However, the Appellate Division, based in Albany, to which the defendant appealed the lower court ruling, held in an April, 1982 decision that it would be “a dangerous precedent to allow state courts to enforce liturgical agreements” and that a state court should not be used to compel the defendant “to appear before the Beth Din.”


COLPA filed a brief, drafted by its vice president, Nathan Lewin, a Washington attorney, on behalf of the plaintiff, which was joined in by the Union of Orthodox Rabbis of the United States and Canada; Agudath Israel of America; National Council of Young Israel; Rabbinical Alliance of America; Rabbinical Council of America; and the Union of Orthodox Jewish Congregations of America.

Also joining in the COLPA brief was a new organization, Getting Equitable Treatment (GET) which seeks by conciliation to bring recalcitrant spouses before religious courts to resolve such problems. The Jewish Theological Seminary of America, the Conservative institution, filed a separate brief for the plaintiff.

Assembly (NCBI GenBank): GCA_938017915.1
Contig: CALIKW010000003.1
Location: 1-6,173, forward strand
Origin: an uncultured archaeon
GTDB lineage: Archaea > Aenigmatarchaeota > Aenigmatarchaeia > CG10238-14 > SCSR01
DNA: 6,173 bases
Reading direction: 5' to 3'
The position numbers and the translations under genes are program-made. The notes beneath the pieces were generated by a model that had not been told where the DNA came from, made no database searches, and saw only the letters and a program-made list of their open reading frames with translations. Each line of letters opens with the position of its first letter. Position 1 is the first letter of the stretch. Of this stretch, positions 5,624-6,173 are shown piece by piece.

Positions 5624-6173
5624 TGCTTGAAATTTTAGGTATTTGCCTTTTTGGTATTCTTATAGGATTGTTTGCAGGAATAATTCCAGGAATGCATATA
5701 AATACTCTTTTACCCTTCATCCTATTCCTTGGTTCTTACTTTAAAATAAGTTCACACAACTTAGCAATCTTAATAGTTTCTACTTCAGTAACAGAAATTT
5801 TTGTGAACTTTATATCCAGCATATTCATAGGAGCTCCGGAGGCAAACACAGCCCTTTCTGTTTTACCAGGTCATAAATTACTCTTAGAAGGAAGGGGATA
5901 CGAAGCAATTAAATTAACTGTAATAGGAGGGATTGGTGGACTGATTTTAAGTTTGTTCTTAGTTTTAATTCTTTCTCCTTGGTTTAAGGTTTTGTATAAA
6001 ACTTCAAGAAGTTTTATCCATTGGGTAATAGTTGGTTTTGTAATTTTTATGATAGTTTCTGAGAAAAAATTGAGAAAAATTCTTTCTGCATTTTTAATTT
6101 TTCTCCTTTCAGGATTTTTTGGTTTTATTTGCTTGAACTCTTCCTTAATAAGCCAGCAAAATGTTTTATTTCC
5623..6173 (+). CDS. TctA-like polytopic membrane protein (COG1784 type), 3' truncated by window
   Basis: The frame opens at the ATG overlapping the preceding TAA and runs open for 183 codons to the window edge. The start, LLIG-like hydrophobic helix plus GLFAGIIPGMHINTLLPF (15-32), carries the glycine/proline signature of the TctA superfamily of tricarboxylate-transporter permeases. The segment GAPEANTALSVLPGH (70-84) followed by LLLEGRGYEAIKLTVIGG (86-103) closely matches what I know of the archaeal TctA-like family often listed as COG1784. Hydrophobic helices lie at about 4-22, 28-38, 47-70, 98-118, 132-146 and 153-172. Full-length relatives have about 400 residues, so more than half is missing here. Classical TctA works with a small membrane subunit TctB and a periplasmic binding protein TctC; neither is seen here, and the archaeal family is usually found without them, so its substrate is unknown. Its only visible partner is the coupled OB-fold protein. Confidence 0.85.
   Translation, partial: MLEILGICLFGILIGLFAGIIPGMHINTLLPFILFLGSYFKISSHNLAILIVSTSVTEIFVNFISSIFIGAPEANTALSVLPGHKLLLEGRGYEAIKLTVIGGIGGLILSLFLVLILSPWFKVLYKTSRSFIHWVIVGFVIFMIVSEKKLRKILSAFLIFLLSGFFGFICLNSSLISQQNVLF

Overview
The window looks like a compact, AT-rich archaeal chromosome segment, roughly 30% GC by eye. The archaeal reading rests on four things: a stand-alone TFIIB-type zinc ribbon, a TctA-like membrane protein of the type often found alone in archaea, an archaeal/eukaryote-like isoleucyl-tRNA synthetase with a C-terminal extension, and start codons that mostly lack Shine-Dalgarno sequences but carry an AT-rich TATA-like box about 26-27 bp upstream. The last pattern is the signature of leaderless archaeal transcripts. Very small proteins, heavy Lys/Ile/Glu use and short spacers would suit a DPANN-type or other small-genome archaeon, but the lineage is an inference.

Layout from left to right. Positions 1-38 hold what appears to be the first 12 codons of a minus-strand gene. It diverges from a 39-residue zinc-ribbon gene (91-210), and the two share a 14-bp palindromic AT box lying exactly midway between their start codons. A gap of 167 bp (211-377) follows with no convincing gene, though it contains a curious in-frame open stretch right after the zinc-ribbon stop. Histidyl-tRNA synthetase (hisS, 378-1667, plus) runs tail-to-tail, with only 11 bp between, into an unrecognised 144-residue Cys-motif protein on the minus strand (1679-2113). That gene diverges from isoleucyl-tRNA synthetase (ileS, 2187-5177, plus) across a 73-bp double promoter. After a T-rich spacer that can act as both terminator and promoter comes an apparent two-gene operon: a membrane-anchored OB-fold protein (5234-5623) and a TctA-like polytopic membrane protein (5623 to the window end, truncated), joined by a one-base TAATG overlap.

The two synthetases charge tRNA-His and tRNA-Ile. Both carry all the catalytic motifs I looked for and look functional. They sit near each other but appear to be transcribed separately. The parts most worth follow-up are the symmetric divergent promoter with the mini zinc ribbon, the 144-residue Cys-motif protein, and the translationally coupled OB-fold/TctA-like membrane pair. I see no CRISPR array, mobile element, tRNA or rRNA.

The couple was married by a Conservative rabbi. Rapps explained that while the Orthodox community represented by COLPA differed fundamentally in religious outlook from that of the Conservative movement, COLPA undertook to back the plaintiff on the principle that the legal issues involved transcended such religious differences.

Rapps added that while Orthodox Ketubahs do not have such commitment clauses, the Court of Appeals ruling does have implications for disputes between Orthodox Jews.